I fail to see your point? Haymarket was a critical moment, one brought about by trade and labor unions - organisations with clear communist and socialist derivations. The fact that the principal (admittedly anarchistic) organisational power behind the movement was the International Working People's Association speaks for itself. This association was a decisive factor in the later selection of September 1 as Labor Day over May Day, in a clear attempt to disassociate the celebration of the worker from the communist aspect (I've also seen the suggestion that whereas May Day was a day for the workers only, Labor Day, deriving from the Knights of Labor parade, was a day when celebrated by both workers and management, although this would seem like a strange justification given that it seems to be more adherent to communist values than the alternative...)

My point about May Day being a communist celebration has nothing to do with the fact that May Day in the Soviet Union was a communist holiday as of 1918, clearly later than the events described in the links you provide. However, the choice of May 1st for this celebration is hardly insignificant: it's no different from, say, Christians adopting a Pagan holiday to turn it to their own ends - possibly the most significant fact I took from the articles you linked to regarding Beltane/May Day. That just amuses me even more.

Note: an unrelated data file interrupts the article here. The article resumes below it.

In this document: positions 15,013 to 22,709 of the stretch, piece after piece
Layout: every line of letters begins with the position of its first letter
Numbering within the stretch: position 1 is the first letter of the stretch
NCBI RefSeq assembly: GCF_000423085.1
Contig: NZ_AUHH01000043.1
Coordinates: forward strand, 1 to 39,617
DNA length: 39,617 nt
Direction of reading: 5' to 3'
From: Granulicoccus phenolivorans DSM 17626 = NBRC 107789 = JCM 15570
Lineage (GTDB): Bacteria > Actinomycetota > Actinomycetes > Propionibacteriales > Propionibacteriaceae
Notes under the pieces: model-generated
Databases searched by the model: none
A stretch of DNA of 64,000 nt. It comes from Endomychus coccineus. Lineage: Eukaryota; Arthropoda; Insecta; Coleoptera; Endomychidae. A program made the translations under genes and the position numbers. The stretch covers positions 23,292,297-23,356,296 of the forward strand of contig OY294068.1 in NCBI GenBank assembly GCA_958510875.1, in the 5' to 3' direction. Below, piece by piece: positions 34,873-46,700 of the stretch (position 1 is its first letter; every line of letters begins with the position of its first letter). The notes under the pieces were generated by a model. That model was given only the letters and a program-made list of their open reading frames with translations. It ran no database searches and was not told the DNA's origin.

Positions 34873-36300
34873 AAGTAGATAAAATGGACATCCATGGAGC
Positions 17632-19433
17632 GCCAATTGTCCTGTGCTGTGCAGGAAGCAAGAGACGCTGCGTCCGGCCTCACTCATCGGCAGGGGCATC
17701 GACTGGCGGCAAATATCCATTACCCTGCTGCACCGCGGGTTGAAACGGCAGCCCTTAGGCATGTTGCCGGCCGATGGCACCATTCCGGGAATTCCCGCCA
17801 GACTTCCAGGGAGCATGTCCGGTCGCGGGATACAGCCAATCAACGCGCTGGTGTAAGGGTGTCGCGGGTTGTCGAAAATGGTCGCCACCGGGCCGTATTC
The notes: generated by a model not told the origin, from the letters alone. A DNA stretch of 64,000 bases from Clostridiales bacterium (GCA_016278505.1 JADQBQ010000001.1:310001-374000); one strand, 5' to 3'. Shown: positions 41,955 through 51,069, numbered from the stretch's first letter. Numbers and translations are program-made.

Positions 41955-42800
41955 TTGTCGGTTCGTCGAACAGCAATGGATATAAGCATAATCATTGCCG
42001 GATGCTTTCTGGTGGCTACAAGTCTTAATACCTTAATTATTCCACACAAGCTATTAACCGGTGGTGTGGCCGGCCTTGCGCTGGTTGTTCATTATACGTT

And lastly: {sigh} maybe you'd benefit from double-checking whether or not you come across as condescending before you hit the post button. I don't appreciate being talked down to.
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Date:May 2nd, 2003 07:37 am (UTC)
"My country, right or wrong; if right, to be kept right; and if wrong, to be set right."
Great quote. It's disappointing when folks think patriotism is "America, Love It Or Leave It," instead of "America, Love It Or Change It."
[User Picture]
Date:May 2nd, 2003 11:48 am (UTC)
Royalty day?

What-ever- ... Just stay away from my Cinco De Mayo!

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Date:May 3rd, 2003 08:54 am (UTC)